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Nat Neurosci. 2019 Oct;22(10):1677-1686. doi: 10.1038/s41593-019-0502-4. Epub 2019 Sep 24.

Single-trial neural dynamics are dominated by richly varied movements.

Author information

1
Cold Spring Harbor Laboratory, Neuroscience, Cold Spring Harbor, NY, USA.
2
Department of Organismal Biology and Anatomy, The University of Chicago, Chicago, IL, USA.
3
The Grossman Institute for Neuroscience, Quantitative Biology and Human Behavior, The University of Chicago, Chicago, IL, USA.
4
Division of Biological Sciences, University of California, San Diego, San Diego, CA, USA.
5
Cold Spring Harbor Laboratory, Neuroscience, Cold Spring Harbor, NY, USA. churchland@cshl.edu.

Abstract

When experts are immersed in a task, do their brains prioritize task-related activity? Most efforts to understand neural activity during well-learned tasks focus on cognitive computations and task-related movements. We wondered whether task-performing animals explore a broader movement landscape and how this impacts neural activity. We characterized movements using video and other sensors and measured neural activity using widefield and two-photon imaging. Cortex-wide activity was dominated by movements, especially uninstructed movements not required for the task. Some uninstructed movements were aligned to trial events. Accounting for them revealed that neurons with similar trial-averaged activity often reflected utterly different combinations of cognitive and movement variables. Other movements occurred idiosyncratically, accounting for trial-by-trial fluctuations that are often considered 'noise'. This held true throughout task-learning and for extracellular Neuropixels recordings that included subcortical areas. Our observations argue that animals execute expert decisions while performing richly varied, uninstructed movements that profoundly shape neural activity.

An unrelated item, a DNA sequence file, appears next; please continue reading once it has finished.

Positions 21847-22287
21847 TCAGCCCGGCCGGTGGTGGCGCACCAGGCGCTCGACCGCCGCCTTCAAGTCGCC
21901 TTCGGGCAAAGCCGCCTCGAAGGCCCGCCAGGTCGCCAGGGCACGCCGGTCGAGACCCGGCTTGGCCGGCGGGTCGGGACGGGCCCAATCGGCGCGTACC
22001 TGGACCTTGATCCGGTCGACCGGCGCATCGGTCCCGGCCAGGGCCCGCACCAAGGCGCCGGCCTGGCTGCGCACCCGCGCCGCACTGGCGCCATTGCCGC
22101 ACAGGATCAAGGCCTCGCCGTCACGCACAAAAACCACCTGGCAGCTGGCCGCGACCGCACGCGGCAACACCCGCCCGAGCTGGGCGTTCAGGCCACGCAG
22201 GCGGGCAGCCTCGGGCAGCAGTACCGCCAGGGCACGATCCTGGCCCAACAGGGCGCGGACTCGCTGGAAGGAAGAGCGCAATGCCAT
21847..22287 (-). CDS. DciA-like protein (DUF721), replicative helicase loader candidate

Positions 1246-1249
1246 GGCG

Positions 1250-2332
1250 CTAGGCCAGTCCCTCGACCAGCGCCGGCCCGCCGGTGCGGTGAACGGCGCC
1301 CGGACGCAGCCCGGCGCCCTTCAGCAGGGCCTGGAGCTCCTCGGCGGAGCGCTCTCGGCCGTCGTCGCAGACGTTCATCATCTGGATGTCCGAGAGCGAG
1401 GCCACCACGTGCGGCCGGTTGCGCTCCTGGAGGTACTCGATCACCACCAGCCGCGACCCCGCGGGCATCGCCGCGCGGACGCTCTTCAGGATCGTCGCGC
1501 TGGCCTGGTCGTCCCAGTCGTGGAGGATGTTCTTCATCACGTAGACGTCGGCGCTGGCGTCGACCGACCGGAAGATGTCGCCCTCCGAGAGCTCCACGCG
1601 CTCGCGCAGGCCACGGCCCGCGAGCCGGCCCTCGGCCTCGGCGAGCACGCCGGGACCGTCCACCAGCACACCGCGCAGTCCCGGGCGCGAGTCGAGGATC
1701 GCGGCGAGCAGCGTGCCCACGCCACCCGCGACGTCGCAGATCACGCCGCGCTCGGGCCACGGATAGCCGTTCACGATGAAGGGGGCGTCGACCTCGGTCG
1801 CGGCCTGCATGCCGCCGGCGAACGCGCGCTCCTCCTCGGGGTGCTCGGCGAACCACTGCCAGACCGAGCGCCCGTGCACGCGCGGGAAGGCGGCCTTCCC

PMID:
31551604
PMCID:
PMC6768091
[Available on 2020-03-24]
DOI:
10.1038/s41593-019-0502-4
[Indexed for MEDLINE]
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